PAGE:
ENYIA:
Mayoral Questionnaire

While the consent decree is not as robust as our campaign would like, it is essential for our success as a city. Our institutions must operate with the highest levels of integrity and fairness, and the reports issued by the Department of Justice and the Police Accountability Taskforce expose what many communities have already known: a toxic culture of abuse, corruption, and racism that has persisted for too long in the City of Chicago. An Enyia Administration would begin immediately by working with community activists, civil rights attorneys, and CPD leadership to implement a radically different code of conduct for the CPD. The contract with the police union would be renegotiated to allow for an easier dismissal of officers with too many complaints on their records. And the standards for the use of force would be re-evaluated to decrease the likelihood of deadly encounters between unarmed civilians and police officers.


6. CHANGES TO CPD

Are there any elements of the consent decree that you would want to change? If so, what changes would you make? 

ENYIA:
Mayoral Questionnaire

We would also implement changes in the city’s officer recruitment policy, so as to ensure that only those applicants with integrity, a respect for local communities, and an understanding of and willingness to change the long-standing culture of abuse, torture, racial discrimination, and disrespect would be admitted. Community policing would be another priority, with officers being encouraged to get to know local community members. New recruits in particular must be provided ample opportunities to familiarize themselves with the locals they will be serving, so as to decrease any hidden discomfort or aversions.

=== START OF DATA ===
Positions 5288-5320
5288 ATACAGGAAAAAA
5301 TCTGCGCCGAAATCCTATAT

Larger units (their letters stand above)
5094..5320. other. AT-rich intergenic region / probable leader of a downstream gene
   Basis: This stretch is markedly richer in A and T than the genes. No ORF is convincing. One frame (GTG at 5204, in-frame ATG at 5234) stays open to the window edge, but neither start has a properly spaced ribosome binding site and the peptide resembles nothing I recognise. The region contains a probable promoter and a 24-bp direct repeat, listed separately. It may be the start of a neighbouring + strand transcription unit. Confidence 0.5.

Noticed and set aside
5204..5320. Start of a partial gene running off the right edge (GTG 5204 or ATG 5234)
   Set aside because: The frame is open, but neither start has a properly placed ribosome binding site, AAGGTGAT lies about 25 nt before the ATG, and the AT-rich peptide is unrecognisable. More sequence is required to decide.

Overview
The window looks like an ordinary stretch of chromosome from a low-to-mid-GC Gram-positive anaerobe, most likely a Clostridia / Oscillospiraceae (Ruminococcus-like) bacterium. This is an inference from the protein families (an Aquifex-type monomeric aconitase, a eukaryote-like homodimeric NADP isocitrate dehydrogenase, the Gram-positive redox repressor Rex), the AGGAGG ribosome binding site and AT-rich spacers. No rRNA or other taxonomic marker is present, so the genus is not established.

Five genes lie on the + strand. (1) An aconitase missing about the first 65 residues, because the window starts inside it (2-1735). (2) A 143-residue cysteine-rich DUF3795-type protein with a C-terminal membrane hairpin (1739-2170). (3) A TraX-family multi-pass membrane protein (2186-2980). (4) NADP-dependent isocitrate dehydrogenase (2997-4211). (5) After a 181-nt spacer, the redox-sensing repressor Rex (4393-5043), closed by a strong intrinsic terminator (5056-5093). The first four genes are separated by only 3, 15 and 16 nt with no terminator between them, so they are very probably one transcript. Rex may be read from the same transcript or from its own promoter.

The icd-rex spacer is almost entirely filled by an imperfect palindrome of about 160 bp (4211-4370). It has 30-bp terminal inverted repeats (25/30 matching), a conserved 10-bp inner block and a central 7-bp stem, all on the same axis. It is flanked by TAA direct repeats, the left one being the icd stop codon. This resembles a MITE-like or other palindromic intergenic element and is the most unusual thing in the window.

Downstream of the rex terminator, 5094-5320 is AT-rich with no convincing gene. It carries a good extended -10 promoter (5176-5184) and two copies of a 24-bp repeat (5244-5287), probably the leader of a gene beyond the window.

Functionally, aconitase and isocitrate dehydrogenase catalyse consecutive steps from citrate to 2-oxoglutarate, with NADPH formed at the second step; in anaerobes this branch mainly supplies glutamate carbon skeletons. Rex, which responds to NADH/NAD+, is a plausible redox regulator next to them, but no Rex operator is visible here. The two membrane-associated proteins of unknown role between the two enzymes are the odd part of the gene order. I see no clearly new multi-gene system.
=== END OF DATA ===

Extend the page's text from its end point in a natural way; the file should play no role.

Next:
7. POLICE CONTRACTS

If new contracts have not been negotiated by the time you enter office, what changes would you demand in a new FOP contract in order to advance the police reform process? Do you support the 14 recommendations promoted by the Coalition for Police Contracts Accountability?  

ENYIA
Mayoral Questionnaire

I would demand that all 14 recommendations be instituted.


8. LICENSE SUSPENSION

Suspension of a person’s drivers license for unpaid tickets is currently being used as a debt collection tool. Tickets often go unpaid simply because people lack the financial resources to pay tickets on time. For these individuals, license suspensions only make matters worse.  Many Chicagoans need to drive for their jobs, and even many non-driving jobs still require employees to have a valid driver’s license.

Will you support ending the use of driver’s license suspension as a penalty for non-moving violations, including unpaid parking and compliance tickets? What concrete policy changes will you initiate or support?